Category Archives: Camping

Roughing It With Espresso

Cup of espresso, pen, and journal on a picnic blanket

We went on our third annual interior camping trip to Charleston Lake Provincial Park this past week. Last year we stayed at Hidden Cove, and this time around we returned to Buckhorn where we stayed our first summer here. Both are canoe-in sites with hiking trails behind them.

We set up our tent at 501 rather than 502 which turned out to be shadier and a direct path to the out crop of rock that serves as a landmark of Buckhorn.

canoe on a lake at sunset

This camping trip was much more laid back than usual. Normally, our days are riddled with hikes and paddles, but this time around, it was reading, writing, and napping that took place most often. We enjoyed tea and espresso made on our camp stove while away, making for a most comfortable stay. I became quite accustomed to powdered milk in my tea by the end of the trip!

cup of tea by a campfire

 

I enjoyed working on the plot line and excerpts for a creative writing project I’m starting, writing postcards, reading a David Bach book on finance planning and starting a Diana Gabaldon book Yehuda had given me after I finished reading Susanna Kearsley’s latest novel last week. The joys of summer reading!

It was lovely to sit on the rocks by the lake, listening to the lapping water and the wind in the pines. There were owls at night and loons calling across the lake. Five days away were not enough! I am eager to return next year to savour the sights, sounds, and beauty of Charleston Lake.

 

 

The Sun Setting Over Charleston Lake

We went to Charleston Lake Provincial Park for our second annual interior camping trip. Last year we stayed at Buckhorn which was beautiful, but had two campsites on location which reduced the privacy and quiet we could enjoy at times – the two main reasons why interior camping is appealing to us!

This year, we canoed into a different site: Hidden Cove. It is the one interior campsite in Charleston Lake Provincial Park where campers are entirely on their own – no neighbours! It was perfect for us! Hidden Cove is right on the lake, sheltered by rocks and trees, with a path that leads up into the forest and onto a hiking trail.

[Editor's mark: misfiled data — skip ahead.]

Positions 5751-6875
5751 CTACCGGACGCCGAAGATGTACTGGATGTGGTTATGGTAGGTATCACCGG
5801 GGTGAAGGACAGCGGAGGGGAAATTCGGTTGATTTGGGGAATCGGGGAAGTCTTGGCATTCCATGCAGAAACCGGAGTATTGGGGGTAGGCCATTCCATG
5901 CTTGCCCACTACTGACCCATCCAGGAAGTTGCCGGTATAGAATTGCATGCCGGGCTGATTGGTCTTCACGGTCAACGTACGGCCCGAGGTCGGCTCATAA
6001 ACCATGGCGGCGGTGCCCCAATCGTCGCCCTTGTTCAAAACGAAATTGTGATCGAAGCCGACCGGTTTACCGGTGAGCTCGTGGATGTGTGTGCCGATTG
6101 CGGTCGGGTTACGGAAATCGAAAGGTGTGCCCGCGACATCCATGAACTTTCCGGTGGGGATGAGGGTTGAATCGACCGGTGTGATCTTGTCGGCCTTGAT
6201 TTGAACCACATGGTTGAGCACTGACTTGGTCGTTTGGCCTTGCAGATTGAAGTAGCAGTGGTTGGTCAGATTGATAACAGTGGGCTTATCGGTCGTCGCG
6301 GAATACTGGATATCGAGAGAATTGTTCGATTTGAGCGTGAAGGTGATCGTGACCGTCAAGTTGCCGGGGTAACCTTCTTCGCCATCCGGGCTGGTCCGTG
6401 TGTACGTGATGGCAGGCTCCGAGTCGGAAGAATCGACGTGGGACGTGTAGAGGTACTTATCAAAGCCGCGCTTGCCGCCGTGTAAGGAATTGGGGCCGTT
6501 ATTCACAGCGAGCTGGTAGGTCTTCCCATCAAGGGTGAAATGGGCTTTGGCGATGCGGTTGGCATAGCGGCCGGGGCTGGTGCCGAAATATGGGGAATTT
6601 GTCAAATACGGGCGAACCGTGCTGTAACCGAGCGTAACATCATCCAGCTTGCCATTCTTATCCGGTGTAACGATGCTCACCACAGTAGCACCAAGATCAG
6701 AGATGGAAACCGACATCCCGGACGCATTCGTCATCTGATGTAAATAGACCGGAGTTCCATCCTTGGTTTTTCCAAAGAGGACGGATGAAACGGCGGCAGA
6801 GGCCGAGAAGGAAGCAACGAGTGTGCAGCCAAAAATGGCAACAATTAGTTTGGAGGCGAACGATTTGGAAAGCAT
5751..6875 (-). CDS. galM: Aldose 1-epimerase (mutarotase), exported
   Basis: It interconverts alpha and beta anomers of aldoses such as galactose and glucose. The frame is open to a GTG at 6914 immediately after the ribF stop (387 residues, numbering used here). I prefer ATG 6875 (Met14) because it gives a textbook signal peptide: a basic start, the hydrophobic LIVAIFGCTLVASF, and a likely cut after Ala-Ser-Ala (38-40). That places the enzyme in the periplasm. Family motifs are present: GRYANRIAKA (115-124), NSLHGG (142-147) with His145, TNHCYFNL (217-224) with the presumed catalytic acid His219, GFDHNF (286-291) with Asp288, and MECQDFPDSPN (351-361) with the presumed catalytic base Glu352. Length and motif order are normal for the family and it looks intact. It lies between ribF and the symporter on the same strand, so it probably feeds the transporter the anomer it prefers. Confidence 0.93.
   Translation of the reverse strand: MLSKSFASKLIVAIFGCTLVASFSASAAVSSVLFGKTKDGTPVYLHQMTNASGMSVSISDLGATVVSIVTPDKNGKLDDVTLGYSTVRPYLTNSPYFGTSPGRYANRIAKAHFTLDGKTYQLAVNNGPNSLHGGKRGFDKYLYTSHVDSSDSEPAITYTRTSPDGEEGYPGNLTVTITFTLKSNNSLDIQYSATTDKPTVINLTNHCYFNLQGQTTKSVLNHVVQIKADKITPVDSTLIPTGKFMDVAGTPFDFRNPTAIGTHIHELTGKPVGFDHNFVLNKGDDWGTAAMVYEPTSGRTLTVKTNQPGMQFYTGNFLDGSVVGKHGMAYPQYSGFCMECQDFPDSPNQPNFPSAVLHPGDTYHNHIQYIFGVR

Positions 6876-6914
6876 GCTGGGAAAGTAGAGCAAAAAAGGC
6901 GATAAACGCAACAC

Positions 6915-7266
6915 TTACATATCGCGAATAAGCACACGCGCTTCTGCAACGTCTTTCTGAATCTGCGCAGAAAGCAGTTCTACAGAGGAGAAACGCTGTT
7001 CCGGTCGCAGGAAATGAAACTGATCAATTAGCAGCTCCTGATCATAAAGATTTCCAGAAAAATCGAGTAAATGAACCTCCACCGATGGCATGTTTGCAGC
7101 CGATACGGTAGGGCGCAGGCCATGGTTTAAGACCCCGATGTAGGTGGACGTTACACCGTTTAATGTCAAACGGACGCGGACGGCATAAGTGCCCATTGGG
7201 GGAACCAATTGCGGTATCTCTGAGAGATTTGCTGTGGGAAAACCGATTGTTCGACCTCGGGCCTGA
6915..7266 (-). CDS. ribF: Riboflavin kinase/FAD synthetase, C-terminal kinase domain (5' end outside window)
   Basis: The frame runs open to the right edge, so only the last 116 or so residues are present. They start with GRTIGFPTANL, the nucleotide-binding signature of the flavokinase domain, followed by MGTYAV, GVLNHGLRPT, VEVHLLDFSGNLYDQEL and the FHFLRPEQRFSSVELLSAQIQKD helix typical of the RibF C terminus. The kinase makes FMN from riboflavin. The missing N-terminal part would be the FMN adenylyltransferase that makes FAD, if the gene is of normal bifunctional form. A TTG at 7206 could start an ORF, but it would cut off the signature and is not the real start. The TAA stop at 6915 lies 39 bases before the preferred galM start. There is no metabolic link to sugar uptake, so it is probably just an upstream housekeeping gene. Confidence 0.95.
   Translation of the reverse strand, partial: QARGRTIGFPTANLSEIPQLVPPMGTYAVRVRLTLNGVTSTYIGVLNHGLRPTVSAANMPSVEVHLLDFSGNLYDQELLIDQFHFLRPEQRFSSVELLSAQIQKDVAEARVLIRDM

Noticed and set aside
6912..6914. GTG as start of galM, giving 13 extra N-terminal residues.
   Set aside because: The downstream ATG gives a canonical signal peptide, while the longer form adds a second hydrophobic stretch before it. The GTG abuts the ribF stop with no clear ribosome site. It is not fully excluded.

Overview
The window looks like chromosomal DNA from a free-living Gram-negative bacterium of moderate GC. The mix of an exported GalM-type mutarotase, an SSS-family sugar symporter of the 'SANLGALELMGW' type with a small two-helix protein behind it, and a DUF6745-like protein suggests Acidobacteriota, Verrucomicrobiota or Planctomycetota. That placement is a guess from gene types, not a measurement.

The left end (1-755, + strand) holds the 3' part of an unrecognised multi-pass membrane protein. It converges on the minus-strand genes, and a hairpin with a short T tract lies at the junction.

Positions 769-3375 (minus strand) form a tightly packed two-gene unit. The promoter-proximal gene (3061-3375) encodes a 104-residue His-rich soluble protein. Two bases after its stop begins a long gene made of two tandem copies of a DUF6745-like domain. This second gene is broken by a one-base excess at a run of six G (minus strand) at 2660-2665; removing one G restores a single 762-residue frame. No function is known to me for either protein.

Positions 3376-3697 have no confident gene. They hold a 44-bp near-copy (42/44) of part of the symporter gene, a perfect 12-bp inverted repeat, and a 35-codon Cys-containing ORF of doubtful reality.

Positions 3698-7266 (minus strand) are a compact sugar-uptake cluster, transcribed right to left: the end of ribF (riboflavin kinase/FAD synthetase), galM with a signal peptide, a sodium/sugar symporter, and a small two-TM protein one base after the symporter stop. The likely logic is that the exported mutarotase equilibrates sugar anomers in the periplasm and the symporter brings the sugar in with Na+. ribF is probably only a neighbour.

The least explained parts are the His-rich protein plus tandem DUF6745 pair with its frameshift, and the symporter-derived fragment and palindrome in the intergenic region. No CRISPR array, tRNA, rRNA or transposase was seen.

What struck me most about our camping trip were the sunsets. Every night, from any corner of our campsite, we could enjoy an amazing display of colour over the lake! One night there was even a rainbow (although it didn’t photograph well, thus its absence below). Here are 3 of my favourites sunsets from our trip:

Sunset with silhouetted trees by a lake. The sky is pink and blue with the colours reflected in the calm lake water

Down by the water at Hidden Cove.

Blue and cream clouds over a calm lake. A horizen of land, branches of a tree, and two round rocks are silhouetted against the water.

From the canoe launch and picnic table at Hidden Cove.

Pink, blue and white clouds over Charleston Lake.

View from Hidden Cove campsite.

Charleston Lake interior campsites have an outhouse, a picnic table, fire pit, and two wooden platforms to set up your tent on up off the ground (and do yoga on!), which makes interior camping easy and pleasant. I would be curious to know if readers have stayed at other interior sites with such amenities. I have yet to see this at other parks that offer backcountry camping.

There & Back Again

Mum and I just came home from our second annual interior camping trip to Charleston Lake Provincial Park. It was a birthday present from my friend Nicole which proved to be most memorable.

On our way up to Charleston Lake we stopped in a B&B in Brighton. On our way home to St. Catharines, we made stops in Cobourg for dinner and in Vineland for farm fresh produce (in addition to Kingston, Gananoque, and Port Hope). Here are some pictures from the moments bordering the end destinations:

Reflection of the moon on the water at night. A sign by wooden steps leading down to the water reads "Use at your own risk"